David Gilbertson, the chief executive of Emap, has offered a series of assurances about the business publisher’s prospects following the revelation that failure to renegotiate its banking covenants could place “significant doubt” on its future.
Accounts released for Emap for the 12 months to the end of March yesterday revealed that parent company Eden Bidco, a joint venture between private-equity firm Apax and Guardian Media Group, risked breaching its agreements with lenders should the economic climate deteriorate and Emap’s profits fall “materially below the level seen in the first half of 2009”.
The accounts said directors believed the company could continue to meet its covenants but that a “failure to agree a revision may cast significant doubt about the entity’s ability to continue as a going concern.”
Gilbertson told Press Gazette today the company was operating well within its covenants and that there was “no jeopardy” to its trading.
He said: “In practice Emap is massively profitable and more than able to meet all bank obligationsâ€¦We have more than adequate resources to meet our financing requirements.”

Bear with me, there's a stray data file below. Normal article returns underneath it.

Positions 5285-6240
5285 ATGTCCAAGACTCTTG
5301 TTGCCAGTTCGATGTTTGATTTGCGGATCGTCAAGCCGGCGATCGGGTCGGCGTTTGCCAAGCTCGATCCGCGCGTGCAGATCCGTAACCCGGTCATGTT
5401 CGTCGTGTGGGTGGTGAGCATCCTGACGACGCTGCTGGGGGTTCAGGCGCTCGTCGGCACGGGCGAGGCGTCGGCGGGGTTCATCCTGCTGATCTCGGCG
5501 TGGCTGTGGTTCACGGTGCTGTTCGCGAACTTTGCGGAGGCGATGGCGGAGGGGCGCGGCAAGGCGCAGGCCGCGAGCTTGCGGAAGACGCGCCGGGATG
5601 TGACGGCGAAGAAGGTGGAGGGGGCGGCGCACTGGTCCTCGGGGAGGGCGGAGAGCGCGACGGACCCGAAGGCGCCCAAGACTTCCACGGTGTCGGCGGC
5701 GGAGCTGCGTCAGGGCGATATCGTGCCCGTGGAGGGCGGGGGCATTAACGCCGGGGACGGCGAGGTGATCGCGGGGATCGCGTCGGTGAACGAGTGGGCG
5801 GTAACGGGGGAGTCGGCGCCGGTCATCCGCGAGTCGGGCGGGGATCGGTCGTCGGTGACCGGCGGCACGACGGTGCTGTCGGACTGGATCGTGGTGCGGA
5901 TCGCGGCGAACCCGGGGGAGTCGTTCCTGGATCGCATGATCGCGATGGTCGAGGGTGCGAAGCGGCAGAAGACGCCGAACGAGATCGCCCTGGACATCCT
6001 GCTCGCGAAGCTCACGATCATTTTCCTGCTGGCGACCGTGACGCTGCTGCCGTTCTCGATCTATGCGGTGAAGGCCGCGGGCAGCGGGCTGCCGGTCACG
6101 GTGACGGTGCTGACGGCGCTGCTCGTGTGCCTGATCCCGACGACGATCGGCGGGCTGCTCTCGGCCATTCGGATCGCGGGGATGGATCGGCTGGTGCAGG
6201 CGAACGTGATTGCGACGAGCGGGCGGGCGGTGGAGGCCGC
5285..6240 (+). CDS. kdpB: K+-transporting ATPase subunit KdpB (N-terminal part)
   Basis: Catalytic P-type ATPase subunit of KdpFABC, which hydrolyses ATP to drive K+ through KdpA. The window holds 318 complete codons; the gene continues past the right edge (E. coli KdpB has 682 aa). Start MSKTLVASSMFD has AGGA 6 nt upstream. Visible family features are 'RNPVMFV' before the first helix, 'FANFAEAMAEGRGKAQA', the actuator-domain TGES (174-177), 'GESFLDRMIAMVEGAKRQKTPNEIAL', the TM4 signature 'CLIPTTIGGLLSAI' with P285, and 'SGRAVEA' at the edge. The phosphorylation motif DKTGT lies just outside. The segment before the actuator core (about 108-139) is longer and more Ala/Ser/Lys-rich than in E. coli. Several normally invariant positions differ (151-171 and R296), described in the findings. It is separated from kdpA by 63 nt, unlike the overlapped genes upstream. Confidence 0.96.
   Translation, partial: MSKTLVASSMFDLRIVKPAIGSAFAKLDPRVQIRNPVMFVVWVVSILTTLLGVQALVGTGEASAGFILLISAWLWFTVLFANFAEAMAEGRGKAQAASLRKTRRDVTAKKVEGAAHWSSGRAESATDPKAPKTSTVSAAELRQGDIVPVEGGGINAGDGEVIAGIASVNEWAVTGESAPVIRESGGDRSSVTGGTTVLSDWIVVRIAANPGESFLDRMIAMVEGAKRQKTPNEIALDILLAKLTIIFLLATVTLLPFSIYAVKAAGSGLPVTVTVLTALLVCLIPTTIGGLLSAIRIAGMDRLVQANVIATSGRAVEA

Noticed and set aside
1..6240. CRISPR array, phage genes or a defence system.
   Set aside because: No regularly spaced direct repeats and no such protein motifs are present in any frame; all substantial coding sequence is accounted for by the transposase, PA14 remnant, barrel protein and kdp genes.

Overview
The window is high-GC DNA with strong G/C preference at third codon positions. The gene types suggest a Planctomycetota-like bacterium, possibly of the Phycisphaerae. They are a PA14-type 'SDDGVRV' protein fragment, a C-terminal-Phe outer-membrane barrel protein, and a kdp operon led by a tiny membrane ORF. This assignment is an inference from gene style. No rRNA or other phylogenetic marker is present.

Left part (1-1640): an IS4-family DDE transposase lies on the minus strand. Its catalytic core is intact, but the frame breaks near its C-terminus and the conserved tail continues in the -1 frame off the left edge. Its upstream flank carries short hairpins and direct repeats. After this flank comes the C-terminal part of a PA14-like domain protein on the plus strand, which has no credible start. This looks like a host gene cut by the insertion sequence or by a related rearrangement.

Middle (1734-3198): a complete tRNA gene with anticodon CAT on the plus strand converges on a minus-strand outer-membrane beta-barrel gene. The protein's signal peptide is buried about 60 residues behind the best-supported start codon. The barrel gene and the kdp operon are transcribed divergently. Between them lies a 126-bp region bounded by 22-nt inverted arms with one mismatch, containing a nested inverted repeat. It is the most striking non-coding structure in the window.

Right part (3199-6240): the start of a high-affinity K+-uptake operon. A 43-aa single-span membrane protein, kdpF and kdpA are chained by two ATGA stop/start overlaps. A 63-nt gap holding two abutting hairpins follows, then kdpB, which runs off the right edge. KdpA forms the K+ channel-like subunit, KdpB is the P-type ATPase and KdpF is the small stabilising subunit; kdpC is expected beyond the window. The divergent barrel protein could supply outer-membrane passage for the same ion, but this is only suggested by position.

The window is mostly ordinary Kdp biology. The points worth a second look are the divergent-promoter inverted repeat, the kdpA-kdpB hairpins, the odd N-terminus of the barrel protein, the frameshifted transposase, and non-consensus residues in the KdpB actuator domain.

Gilbertson said Emap’s accounts had included a “technical statement” about possible future risks required by companies that have covenants attached to loans, he stressed that outlining future risks was “purely a technical discussion”.
He also pointed out how, despite the economic downturn, Emap’s profits in the first six months of the year were only three per cent below those achieved in the same period the previous year.
Cayman Islands-based Eden Bidco is in talks with lenders including HSBC and Royal Bank of Scotland about relaxing covenants on £700m worth of debt.
Apax and GMG paid almost £1.1 billion to buy Emap in March 2008. Just 12 months later, Apax wrote down the value of its £300m investment to zero because of the recession.